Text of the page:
This idea of pause leads into thoughts on Library 2.0. "Away from the icebergs" used the analogy of the library as a boat, with librarians "rowing heroically". I see a library more as a space where the staff are traffic directors, directing streams of information and users. Using pause as a service model can help direct the users to get to the information they need: 1.breathe (maybe count to 10) 2.organize 3.act

Pause...don't panic

I was in the dentist's office the other day waiting...while waiting, I read a survival column in an adventure magazine about how to respond in a life or death situation. The author's main point was that it is important to pause; otherwise the body's automatic fight or flee response could get you into trouble. The three things you should do to pause: 1.breathe 2.organize 3.act.

On reflection, I figured out that this would be a good way to proceed in learning the 27Things (now they tell me!) Initially, everything I tried I did without that crucial pause:
1. breathe...Take several deep breaths to search for that key or link I'm looking for before I push the wrong one.
2. organize...What do I need to know (or how to do it) to get the result I want. What do I need to ask (or what tag to use) to find what I want.
3. act...Too often I skipped the first 2 steps and ended up falling off a cliff ; I also drowned a few times.
The good news is that this pause model doesn't cost anything and it will save me time in the long run.

Friday, May 8, 2009

TMI can be murder, but it won't kill you

Imagine 56 million blogs flying around the blogosphere cawing "Pick me! Pick me!" (Alfred Hitchcock move over). For you other new bloggers: check out the interests you listed in your profile. There is a link for each of them, and it links you to all the other bloggers with the same interest. For example, I listed "birding" as an interest and I am linked to 19,000 other birder bloggers (complete with their profiles). "Reading" was another interest and I am now linked to 4,460,000 other reader bloggers!TMI.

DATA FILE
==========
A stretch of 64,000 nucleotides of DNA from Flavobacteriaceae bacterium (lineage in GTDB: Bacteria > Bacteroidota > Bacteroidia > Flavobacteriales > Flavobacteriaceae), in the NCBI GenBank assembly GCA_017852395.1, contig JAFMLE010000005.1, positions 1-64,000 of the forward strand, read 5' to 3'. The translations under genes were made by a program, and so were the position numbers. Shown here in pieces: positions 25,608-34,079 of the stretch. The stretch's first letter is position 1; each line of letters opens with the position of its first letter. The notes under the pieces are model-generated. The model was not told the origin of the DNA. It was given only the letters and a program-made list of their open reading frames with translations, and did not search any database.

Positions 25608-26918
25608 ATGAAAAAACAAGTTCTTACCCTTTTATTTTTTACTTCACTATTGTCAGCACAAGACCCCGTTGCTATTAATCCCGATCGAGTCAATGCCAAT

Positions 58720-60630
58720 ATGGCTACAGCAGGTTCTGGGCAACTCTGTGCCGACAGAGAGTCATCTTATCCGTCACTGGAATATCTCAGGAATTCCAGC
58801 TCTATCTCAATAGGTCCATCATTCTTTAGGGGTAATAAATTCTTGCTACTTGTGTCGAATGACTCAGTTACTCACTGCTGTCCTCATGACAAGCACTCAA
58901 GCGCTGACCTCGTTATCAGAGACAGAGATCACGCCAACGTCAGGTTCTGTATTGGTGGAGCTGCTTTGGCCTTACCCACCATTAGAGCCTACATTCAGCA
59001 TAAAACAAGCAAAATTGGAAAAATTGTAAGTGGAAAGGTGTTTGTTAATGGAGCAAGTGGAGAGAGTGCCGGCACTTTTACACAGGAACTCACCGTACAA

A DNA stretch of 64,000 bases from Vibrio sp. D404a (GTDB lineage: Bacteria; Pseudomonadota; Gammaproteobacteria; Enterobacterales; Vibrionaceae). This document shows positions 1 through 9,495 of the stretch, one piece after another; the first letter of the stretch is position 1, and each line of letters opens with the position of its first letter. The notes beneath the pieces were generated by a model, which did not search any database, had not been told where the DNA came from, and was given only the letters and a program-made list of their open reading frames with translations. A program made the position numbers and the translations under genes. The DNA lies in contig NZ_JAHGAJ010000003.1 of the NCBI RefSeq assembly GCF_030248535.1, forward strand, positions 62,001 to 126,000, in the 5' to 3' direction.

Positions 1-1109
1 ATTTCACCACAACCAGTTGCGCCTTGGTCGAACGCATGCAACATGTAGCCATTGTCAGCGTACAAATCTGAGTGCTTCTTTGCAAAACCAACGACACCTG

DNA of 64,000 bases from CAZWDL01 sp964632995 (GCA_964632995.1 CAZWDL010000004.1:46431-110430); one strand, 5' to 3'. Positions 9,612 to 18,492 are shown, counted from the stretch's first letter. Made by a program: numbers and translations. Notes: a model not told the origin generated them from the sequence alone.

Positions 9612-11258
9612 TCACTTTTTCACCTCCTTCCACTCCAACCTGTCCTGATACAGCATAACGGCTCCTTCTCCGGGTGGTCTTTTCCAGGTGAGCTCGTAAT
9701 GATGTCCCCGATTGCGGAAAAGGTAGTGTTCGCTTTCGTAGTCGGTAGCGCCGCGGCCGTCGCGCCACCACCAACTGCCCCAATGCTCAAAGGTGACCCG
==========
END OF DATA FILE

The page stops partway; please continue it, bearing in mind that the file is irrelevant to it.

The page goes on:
I tried a keyword search in Technorati of "Learning 2.0" and was surprised that there were 399 Blogs listed (there were almost as many for "Library 2.0). A search in Blog posts yielded 3 times that amount and a search in tags yielded about 450.

In exploring Technorati, what amazed me most is the popularity of blogging. There are 94.1 million US blog readers (that's 50% of the Internet users). So there seems to be a growing influence of the blogosphere on mainstream media. The only issue I have with this influence is the caveat that news isn't news just because the blogger has more "authority" (followers). What happened to sources?

Tuesday, May 5, 2009


Opus at Aoraki/Mt. Cook
Originally uploaded by ghewgill